Wood lexicon Types of wood


[Wal·la·ba]; [Eperua falcata]; Trade names: apa(BR); bijlhout (SR), palo machete (VE), wapa (FG)

Wallaba wood surface
Origin Guyana (Guyana, Suriname, French Guiana), South America
bulk density 0,83-0,92 g/cm³
durability class 1
Compressive strength 72-77 N/mm²
flexural strength 120-140 N/mm²
Differential shrinkage (radial) 0,11-0,13%
Differential shrinkage (tangential) 0,29-0,31%
wood color light to dark reddish brown or violet brown
wood structure The fibers are straight, rarely with slight alternating growth
Usage typical structural wood in outdoor construction for mechanically and biologically highly stressed applications

Eperua (Wallaba), a genus with 16 species, experiences timber exploitation primarily through E. falcata, accompanied by minor exploitation of E. grandiflora, E. rubiginosa and E. schomburgkiana. These species are mainly native to the Guyanas (Guyana, Suriname, French Guiana). The heavy and durable structural wood is primarily processed locally and currently only has a small export share to Europe. Eperua falcata (Wallaba), an evergreen tree up to 40 meters high and a trunk diameter of over 80 centimeters, is characterized by a sprawling crown and brownish-gray, slightly rough and scaly bark. In addition to its timber economic importance, the tree also produces a reddish gum known as wallaba gum.

Wallaba, with Eperua falcata as the main species used, impresses with its heartwood with different shades of red, clearly contrasted with the gray-brown sapwood. What is noticeable are visible resin channels in tangential bands and intense resin discharge, which creates dark streaks on the wood surface. The wood is homogeneous, medium-textured and of high density, with subtle flaking on tangential surfaces. When it is fresh, processing is difficult due to the hard wood and resin, while dry wood is easy to process. Drying requires care to minimize warping and cracking. E. falcata heartwood is very resistant to wood-destroying fungi and termites. Wallaba is used as structural wood in outdoor construction, especially for bridges, locks, floating jetties, hydraulic engineering, sewage treatment plants and noise barriers. Also for decking when resin leakage is no longer a concern. The stalked leaves are pinnate in pairs, with leaflets of 4-6 pieces, while the wood is also used medicinally for bark and rubber.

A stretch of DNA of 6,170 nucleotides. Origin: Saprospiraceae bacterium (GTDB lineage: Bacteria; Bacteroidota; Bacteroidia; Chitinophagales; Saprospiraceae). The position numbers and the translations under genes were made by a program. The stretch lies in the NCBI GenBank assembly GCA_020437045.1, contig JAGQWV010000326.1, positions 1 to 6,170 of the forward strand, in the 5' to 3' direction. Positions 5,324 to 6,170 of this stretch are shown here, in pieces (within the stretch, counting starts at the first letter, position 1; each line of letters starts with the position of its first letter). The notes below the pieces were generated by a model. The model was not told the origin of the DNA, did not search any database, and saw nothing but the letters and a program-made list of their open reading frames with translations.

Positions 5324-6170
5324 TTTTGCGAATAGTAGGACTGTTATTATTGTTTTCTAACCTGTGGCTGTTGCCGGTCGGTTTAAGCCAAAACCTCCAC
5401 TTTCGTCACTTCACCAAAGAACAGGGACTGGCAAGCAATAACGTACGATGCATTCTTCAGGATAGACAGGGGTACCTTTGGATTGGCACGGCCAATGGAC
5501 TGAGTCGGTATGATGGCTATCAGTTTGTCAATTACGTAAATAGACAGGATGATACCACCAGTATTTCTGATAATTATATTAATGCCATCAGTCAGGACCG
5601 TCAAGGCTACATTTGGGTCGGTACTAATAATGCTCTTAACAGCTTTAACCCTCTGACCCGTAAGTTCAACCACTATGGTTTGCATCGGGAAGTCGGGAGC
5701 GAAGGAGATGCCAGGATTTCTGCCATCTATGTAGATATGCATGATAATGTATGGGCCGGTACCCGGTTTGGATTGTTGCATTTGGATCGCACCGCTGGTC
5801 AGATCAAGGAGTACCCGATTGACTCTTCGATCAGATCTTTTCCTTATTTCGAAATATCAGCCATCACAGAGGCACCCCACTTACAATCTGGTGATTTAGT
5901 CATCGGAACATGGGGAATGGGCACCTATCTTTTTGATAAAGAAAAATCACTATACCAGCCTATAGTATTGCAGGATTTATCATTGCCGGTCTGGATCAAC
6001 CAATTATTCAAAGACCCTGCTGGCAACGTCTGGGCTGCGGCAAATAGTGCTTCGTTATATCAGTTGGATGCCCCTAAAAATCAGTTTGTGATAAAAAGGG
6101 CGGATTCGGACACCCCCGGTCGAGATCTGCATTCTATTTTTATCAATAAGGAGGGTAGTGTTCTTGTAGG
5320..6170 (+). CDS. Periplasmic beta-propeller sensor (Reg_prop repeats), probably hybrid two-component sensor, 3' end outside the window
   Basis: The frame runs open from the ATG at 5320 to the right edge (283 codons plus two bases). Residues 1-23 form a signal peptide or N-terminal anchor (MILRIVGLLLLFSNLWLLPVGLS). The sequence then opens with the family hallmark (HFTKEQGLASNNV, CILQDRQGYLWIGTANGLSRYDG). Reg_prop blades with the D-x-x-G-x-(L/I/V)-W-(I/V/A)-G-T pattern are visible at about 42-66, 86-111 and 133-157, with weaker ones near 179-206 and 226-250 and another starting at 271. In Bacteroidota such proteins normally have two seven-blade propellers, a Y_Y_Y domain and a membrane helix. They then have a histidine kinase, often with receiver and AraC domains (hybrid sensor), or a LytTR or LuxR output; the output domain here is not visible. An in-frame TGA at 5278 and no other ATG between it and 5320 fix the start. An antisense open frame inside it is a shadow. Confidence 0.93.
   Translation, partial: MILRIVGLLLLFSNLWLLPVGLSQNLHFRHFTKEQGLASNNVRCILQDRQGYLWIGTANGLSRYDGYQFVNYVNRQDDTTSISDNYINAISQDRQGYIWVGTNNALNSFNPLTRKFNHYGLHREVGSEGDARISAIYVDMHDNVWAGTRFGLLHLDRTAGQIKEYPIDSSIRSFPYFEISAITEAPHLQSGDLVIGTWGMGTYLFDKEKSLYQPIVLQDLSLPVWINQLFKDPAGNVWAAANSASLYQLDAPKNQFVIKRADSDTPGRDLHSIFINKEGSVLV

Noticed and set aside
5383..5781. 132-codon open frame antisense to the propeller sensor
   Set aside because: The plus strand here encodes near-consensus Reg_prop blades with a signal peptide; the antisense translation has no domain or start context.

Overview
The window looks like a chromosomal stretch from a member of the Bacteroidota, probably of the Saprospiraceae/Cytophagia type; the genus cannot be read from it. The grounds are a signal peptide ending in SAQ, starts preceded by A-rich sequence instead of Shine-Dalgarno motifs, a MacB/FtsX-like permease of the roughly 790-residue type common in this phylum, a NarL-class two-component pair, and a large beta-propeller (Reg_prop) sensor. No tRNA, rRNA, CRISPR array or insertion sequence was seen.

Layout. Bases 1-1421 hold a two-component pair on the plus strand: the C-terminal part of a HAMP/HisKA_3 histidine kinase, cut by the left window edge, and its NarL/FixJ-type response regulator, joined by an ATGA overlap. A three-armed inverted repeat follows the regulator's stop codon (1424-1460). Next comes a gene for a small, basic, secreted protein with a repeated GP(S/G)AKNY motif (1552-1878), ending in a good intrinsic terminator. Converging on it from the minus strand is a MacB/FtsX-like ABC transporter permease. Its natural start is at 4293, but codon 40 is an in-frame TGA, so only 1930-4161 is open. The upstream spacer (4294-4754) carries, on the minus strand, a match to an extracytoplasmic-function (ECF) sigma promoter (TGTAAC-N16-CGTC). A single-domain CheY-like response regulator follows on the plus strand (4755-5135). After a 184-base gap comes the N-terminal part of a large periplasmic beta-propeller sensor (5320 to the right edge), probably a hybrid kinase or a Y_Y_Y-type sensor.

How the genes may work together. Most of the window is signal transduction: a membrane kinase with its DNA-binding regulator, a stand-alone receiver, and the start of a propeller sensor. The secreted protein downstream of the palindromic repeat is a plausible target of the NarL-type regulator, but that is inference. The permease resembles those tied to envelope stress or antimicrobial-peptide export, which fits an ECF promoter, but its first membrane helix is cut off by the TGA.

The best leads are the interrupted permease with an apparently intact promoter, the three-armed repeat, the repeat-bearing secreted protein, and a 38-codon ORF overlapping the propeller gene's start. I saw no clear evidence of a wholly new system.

Sources: Wood from the specialist (GD Wood), Wikipedia